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Many tools are available to analyse genomes but are often challenging to use in a cell type–specific context. We have developed a method similar to the isolation of nuclei tagged in a specific cell type (INTACT) technique [Deal,R.B. and Henikoff,S. (2010) A simple method for gene expression and chromatin profiling of individual cell types within a tissue. Dev. Cell, 18, 1030–1040; Steiner,F.A., Talbert,P.B., Kasinathan,S., Deal,R.B. and Henikoff,S. (2012) Cell-type-specific nuclei purification from whole animals for genome-wide expression and chromatin profiling. Genome Res., doi:10.1101/gr.131748.111], first developed in plants, for use in Drosophila neurons. We profile gene expression and histone modifications in Kenyon cells and octopaminergic neurons in the adult brain. In addition to recovering known gene expression differences, we also observe significant cell type–specific chromatin modifications. In particular, a small subset of differentially expressed genes exhibits a striking anti-correlation between repressive and activating histone modifications. These genes are enriched for transcription factors, recovering those known to regulate mushroom body identity and predicting analogous regulators of octopaminergic neurons. Our results suggest that applying INTACT to specific neuronal populations can illuminate the transcriptional regulatory networks that underlie neuronal cell identity.
The nervous system provides a striking example of cellular diversity, with myriad neuronal, glial, and other cell types organized into neural circuits. The identity of these cell types, established during development and maintained throughout adulthood, requires the expression of unique combinations of genes (1,2). These combinations include genes that implement a particular biochemical or signaling function (e.g. ion channels, neurotransmitter receptors) and other regulatory genes (e.g. transcription factors) that control when, where and at what level each gene is expressed (2). Understanding how these transcriptional networks are established and then control the phenotype of a specific cell type is a fundamental problem in modern molecular biology. This challenge also has practical implications for molecular neuroscience, where characterizing the molecular components of individual neuronal cell types will improve our ability to dissect neural circuits.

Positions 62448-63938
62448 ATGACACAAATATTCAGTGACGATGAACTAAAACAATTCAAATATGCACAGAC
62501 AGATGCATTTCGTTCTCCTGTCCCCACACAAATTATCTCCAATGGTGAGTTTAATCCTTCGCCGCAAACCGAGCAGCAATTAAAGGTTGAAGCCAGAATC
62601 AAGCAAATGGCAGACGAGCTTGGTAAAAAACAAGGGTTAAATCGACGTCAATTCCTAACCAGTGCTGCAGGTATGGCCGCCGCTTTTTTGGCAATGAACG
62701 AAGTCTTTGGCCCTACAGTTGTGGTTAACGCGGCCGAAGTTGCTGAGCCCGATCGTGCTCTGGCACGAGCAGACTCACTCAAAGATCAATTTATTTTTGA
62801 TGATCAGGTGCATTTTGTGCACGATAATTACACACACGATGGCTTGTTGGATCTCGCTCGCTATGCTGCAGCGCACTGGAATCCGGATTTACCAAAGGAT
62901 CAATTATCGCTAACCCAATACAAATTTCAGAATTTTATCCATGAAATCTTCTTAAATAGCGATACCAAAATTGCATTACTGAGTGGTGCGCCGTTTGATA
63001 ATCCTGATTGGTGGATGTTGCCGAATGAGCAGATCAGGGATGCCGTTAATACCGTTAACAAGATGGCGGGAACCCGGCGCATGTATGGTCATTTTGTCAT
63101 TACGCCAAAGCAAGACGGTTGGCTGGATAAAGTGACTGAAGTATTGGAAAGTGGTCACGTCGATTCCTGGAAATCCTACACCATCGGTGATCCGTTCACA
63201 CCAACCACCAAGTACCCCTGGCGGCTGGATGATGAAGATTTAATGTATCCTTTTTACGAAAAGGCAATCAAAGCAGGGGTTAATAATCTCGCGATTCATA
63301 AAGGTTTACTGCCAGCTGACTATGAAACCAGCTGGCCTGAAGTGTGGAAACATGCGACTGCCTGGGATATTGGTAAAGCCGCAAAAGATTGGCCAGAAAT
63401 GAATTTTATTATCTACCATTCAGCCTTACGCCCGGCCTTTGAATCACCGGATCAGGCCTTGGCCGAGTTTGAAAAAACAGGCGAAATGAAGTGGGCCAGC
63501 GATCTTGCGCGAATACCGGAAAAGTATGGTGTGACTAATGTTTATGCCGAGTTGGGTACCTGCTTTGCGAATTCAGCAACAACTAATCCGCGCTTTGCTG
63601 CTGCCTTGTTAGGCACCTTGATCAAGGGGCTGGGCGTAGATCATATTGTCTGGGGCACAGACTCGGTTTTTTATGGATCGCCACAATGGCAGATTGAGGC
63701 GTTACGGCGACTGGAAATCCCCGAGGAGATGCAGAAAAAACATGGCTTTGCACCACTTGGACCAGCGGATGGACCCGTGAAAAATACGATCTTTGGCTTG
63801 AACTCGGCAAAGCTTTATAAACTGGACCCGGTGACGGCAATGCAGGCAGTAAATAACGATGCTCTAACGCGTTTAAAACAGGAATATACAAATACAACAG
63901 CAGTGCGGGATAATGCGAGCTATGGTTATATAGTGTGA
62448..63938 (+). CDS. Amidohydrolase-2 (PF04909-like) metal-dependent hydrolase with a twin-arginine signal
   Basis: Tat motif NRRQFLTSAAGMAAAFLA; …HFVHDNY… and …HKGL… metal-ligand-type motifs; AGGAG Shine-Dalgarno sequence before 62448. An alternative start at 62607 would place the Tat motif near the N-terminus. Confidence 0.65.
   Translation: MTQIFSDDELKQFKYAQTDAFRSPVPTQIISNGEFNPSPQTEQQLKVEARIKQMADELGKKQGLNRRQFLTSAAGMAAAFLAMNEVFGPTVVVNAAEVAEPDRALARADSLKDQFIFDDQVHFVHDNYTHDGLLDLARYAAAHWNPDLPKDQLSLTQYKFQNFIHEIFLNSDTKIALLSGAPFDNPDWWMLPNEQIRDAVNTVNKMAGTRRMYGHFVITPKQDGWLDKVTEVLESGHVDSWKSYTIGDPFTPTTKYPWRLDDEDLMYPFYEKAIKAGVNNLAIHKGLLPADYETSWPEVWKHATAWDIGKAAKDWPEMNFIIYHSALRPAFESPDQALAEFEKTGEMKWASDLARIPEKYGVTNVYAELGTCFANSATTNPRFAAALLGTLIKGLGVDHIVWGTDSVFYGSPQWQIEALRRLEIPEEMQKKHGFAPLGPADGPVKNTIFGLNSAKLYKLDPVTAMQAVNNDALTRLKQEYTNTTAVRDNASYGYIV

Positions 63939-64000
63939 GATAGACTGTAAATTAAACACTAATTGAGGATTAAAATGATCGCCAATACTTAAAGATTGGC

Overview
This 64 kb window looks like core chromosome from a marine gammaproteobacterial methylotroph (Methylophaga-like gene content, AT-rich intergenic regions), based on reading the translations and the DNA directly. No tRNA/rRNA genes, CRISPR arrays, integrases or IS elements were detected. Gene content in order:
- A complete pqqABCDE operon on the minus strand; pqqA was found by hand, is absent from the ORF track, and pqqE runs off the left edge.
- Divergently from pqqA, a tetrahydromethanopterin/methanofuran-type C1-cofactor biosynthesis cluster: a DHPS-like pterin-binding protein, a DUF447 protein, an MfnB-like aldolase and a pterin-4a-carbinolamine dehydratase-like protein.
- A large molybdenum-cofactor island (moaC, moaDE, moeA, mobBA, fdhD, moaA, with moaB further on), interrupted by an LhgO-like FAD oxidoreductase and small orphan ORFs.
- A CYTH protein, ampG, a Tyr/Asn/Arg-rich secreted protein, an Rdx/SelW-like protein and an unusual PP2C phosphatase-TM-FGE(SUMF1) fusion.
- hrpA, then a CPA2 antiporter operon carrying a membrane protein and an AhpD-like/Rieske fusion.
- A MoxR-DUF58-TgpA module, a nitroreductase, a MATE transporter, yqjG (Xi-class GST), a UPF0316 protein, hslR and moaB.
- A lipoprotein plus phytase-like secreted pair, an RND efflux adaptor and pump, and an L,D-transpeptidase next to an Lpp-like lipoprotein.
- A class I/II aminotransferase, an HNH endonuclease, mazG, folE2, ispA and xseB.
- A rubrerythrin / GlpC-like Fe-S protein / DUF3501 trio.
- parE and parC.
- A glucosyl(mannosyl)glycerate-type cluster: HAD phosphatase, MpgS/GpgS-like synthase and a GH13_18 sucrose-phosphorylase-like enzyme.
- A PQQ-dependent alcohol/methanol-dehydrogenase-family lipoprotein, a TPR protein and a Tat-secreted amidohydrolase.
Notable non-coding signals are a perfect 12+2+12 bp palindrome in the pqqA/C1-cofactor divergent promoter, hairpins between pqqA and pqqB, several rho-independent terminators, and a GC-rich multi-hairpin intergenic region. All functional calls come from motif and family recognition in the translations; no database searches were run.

In principle, genome-wide methods allow systematic characterization of these regulatory networks (3). However, applying these techniques to specific cell types requires a method for the isolation of a homogeneous population of cells in quantities sufficient to produce a robust signal. Solutions to this problem, particularly for transcript analysis, include cell purification techniques (e.g. fluorescent activated cell sorting, laser capture micro-dissection and manual sorting) and biochemical purification strategies that rely on cell type–specific labeling of core machinery, including ribosomes (translating ribosome affinity purification) and the Argonaute complex (microRNA tagging-affinity-purification) (4–8). It would, however, be advantageous to use a single isolation method to characterize cell type–specific gene expression, chromatin modifications, transcription factor binding and other types of genome-wide profiles.
One promising approach is the isolation of nuclei tagged in a specific cell type (INTACT) strategy, first described in Arabidopsis and extended to Caenorhabditis elegans (9,10). This method marks the nucleus of a specific cell type with a genetically encoded tag. After these labeled nuclei are purified, cell type–specific transcriptional profiles and chromatin maps can be constructed. Another approach involves the cell type–specific expression of a GFP-histone H2B fusion protein, which was used to isolate nuclei from Drosophila by fluorescent activated cell sorting (11). Both of these approaches have been used to characterize embryonic mesoderm in Drosophila.
We are interested in adult Drosophila neuronal cell types and would like to take advantage of an extensive collection of GAL4 lines that target sparse sub-populations of neurons (12). Toward this end, we have independently developed an INTACT procedure that permits the isolation of nuclei from the brains of adult flies. Unlike the original INTACT approach, our system does not rely on streptavidin-mediated capture of biotinylated nuclei (9). Instead, nuclei are immunoaffinity purified by magnetic beads adsorbed to an antibody that recognizes our tag. In addition, we describe a rapid isolation procedure that allows the purification of nuclei from adult flies at reasonable yields with high purity. Finally, because tag expression is driven by the GAL4/UAS system, it can be used in any class of neuron for which a suitable driver is available (13).